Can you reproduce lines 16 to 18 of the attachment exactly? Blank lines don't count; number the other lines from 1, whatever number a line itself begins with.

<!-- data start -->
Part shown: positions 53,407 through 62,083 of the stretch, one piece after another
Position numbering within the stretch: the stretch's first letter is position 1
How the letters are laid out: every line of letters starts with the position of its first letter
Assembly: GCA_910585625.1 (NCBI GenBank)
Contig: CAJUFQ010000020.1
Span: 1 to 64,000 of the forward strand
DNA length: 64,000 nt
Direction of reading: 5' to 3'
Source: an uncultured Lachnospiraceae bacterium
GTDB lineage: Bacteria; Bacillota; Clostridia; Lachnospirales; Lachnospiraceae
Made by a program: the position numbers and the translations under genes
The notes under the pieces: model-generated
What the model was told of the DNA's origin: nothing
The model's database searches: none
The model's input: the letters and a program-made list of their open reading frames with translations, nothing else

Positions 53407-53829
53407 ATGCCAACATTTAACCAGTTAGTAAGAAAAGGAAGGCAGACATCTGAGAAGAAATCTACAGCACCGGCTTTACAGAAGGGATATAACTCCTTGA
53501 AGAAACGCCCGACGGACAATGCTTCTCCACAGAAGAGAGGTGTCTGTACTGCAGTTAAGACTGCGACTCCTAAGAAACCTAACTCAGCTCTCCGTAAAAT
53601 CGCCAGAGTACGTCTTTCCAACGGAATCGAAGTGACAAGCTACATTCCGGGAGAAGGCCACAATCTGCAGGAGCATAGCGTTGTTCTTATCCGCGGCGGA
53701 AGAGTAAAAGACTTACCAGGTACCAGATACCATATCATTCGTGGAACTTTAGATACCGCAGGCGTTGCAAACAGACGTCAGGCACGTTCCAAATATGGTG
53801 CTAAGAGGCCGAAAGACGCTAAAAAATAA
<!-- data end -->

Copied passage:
Positions 53407-53829
53407 ATGCCAACATTTAACCAGTTAGTAAGAAAAGGAAGGCAGACATCTGAGAAGAAATCTACAGCACCGGCTTTACAGAAGGGATATAACTCCTTGA
53501 AGAAACGCCCGACGGACAATGCTTCTCCACAGAAGAGAGGTGTCTGTACTGCAGTTAAGACTGCGACTCCTAAGAAACCTAACTCAGCTCTCCGTAAAAT